|Pasta - Phil's 3 x 3 x 3|
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Mix the eggs, oil and water together in a large bowl. Sift the flour, gluten and salt together into the egg/oil/water mixture. Gather it all up into a dough, and knead it until it is smooth and elastic, this takes about 10 minutes.
Wrap the ball in plastic and leave it to rest for at least an hour before rolling. The dough will benefit from being stored in the refrigerator overnight, if this is possible.
The size of the eggs governs the amount of water needed. Jumbo eggs need less water.
Using a pasta machine:
I roll each piece at the one thickness setting, close up the rollers one notch, and then put all of the sheets through that narrower gap. It’s quicker that way.
When the sheets are the required thickness, rest them on wire racks to let the air circulate all around. At this stage, the pasta can be used for lasagne.
The dough needs to be fairly dry and firm before cutting, but not so dry that it cracks - it should bend easily.
The sheets can now be cut into fettucine - use the slitting rollers and catch the strips over a wooden spoon handle, or a finger!. Immediately drop them into boiling salted water which has a little oil added. Cook for the minimum time to reach al dente.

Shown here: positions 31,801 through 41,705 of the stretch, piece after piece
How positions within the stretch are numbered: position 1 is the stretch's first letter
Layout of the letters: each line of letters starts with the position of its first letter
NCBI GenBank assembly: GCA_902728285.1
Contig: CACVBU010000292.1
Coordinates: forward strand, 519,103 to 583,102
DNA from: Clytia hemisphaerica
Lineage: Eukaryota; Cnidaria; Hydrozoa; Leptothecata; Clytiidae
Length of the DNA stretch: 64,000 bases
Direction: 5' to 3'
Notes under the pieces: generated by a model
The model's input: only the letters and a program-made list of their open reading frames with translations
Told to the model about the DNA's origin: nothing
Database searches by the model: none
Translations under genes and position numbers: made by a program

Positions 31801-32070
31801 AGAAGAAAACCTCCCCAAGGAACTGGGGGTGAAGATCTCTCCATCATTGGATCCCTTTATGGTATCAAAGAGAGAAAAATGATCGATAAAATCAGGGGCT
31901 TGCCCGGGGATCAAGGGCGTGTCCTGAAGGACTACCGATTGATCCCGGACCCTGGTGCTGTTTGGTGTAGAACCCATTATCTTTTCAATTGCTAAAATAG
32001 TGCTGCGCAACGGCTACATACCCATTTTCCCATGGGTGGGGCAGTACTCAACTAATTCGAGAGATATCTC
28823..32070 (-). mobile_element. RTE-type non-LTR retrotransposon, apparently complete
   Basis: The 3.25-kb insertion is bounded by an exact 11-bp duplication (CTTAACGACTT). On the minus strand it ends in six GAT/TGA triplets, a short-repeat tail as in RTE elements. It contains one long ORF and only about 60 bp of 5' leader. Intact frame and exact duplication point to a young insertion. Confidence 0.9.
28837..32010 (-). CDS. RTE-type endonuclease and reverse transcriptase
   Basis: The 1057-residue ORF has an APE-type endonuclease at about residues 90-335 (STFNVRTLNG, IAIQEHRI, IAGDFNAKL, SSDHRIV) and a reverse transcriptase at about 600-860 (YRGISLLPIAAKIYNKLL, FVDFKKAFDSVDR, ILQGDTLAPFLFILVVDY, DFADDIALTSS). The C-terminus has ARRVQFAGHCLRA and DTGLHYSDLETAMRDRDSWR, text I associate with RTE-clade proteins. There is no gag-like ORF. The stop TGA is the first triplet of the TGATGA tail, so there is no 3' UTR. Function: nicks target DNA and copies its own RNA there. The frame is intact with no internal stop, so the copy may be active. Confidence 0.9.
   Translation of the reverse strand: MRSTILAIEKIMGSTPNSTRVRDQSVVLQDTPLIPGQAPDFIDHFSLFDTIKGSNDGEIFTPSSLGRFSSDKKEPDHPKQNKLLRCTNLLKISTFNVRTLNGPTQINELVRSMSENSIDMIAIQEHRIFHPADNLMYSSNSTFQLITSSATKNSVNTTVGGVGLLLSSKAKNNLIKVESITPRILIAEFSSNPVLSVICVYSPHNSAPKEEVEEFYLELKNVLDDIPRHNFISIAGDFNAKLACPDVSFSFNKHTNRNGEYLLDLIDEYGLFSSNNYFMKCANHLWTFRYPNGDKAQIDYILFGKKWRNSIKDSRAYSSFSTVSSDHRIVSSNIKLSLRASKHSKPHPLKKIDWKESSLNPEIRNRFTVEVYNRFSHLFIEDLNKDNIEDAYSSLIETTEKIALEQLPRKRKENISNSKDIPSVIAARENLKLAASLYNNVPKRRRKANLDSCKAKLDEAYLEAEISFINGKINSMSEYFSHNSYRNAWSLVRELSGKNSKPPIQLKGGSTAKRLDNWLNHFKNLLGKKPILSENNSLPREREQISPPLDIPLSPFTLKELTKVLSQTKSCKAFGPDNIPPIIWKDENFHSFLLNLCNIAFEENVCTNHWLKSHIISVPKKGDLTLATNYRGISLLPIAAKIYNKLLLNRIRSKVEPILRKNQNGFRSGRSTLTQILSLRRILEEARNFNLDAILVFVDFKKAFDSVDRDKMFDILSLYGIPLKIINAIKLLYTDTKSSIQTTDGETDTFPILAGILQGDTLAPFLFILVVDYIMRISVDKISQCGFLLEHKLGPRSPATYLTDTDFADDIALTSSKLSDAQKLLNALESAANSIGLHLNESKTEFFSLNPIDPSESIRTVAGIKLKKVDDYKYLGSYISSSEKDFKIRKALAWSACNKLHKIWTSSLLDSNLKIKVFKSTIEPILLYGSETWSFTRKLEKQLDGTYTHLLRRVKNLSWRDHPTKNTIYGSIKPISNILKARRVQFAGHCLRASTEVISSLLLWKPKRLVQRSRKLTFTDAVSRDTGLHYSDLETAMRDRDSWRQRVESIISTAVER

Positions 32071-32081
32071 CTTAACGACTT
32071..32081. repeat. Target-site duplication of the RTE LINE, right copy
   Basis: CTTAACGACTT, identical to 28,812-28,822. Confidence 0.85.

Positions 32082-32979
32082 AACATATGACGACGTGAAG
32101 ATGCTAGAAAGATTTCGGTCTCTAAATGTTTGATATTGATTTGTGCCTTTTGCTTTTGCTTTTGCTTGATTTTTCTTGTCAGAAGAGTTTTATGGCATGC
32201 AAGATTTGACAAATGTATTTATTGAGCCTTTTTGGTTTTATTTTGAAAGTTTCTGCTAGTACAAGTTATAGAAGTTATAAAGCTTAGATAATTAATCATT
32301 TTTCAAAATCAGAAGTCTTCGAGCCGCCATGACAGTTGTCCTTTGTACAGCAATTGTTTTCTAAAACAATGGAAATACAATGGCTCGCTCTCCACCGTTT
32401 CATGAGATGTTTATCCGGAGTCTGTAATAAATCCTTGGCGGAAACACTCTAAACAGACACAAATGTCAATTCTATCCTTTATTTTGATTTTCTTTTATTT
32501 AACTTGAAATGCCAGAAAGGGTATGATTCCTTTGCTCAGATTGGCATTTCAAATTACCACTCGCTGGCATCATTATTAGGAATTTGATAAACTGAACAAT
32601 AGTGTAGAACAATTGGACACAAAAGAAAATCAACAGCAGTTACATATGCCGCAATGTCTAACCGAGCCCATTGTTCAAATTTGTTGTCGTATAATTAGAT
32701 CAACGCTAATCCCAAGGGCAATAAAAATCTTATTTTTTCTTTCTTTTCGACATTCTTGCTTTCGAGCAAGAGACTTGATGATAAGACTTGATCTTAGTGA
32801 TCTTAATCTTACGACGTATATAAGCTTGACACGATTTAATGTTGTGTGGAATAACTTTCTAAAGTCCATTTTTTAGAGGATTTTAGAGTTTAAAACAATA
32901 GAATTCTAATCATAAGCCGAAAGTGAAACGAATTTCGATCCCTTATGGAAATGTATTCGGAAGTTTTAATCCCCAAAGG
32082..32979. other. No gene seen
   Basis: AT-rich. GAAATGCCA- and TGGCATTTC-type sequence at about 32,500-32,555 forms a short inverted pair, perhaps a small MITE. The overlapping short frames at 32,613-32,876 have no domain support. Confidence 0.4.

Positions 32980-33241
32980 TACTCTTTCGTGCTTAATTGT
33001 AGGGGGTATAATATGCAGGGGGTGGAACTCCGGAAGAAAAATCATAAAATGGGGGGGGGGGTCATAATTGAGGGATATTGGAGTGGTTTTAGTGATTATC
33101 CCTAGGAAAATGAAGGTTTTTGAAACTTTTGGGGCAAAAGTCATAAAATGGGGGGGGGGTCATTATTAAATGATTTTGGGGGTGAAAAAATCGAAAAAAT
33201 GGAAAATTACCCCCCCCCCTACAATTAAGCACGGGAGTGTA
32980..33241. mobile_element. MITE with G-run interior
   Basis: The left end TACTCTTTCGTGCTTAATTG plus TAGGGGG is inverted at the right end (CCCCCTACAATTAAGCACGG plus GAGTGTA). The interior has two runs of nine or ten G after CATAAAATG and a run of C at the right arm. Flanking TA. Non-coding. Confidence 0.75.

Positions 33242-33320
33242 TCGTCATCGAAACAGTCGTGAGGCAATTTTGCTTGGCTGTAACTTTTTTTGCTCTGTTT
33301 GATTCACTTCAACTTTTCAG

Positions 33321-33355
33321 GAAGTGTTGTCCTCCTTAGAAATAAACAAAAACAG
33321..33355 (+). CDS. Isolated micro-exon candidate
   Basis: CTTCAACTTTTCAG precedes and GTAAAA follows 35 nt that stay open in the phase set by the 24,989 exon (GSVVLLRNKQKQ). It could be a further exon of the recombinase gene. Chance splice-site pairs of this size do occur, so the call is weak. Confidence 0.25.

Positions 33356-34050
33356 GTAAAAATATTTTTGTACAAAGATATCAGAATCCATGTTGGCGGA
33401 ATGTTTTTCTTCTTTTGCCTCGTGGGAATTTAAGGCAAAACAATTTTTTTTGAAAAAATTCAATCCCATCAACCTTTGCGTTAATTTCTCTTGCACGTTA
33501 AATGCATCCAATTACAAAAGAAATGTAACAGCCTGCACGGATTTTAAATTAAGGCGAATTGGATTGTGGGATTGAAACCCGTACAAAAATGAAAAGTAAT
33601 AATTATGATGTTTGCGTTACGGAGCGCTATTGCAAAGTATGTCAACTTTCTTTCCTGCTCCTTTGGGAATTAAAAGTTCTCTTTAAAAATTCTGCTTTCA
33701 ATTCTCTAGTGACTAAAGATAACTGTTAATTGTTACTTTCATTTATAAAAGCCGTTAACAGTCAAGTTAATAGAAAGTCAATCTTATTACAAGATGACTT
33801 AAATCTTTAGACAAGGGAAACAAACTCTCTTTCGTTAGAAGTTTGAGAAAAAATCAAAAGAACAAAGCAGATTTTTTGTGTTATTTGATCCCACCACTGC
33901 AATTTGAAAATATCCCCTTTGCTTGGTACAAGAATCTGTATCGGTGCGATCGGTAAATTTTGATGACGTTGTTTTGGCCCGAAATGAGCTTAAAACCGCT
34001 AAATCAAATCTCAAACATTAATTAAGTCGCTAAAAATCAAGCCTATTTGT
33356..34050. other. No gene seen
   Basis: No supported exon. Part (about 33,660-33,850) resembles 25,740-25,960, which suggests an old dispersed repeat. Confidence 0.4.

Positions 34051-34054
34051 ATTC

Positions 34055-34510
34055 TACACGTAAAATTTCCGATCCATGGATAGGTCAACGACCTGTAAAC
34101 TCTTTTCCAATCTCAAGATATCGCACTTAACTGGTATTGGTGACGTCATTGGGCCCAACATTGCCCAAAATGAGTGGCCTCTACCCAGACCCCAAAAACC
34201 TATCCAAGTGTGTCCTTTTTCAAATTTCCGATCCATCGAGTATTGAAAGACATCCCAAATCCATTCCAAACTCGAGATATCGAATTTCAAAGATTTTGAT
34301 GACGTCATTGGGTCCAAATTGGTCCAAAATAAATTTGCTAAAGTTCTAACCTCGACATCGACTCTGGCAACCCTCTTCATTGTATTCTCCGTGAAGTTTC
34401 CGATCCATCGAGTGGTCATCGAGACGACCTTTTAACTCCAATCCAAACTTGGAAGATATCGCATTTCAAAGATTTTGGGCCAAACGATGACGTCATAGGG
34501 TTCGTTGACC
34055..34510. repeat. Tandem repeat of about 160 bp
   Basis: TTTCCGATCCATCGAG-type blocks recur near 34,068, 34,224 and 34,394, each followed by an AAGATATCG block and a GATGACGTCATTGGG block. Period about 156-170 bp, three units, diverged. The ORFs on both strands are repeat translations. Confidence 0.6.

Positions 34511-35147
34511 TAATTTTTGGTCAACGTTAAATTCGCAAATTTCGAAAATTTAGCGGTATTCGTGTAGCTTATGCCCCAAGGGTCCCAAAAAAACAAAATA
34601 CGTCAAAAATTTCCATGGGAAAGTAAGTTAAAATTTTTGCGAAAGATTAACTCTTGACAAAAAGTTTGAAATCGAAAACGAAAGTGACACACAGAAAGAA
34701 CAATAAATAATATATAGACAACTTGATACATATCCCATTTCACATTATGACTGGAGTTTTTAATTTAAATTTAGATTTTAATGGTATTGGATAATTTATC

Do not store the pasta away until it is quite dry, hard and brittle, it goes mouldy if you‘re not careful.
Judith Olney's “Entertainments” has a richer mixture, using 3 extra egg yolks.
Durum or fine semolina is the traditional flour for pasta, but we have bulk bread flour at home all the time, it works OK for us!
There are techniques of making coloured pasta by adding blanched spinach, tomato, carrot, beetroot or even squid ink to the basic dough! You will need to adjust the amount of liquid added to compensate for the moisture in the vegetables.
Try 3 cups of flour and three eggs - only! Nothing else, just flour and egg.
Black Pepper Pasta Pasta al pepe:
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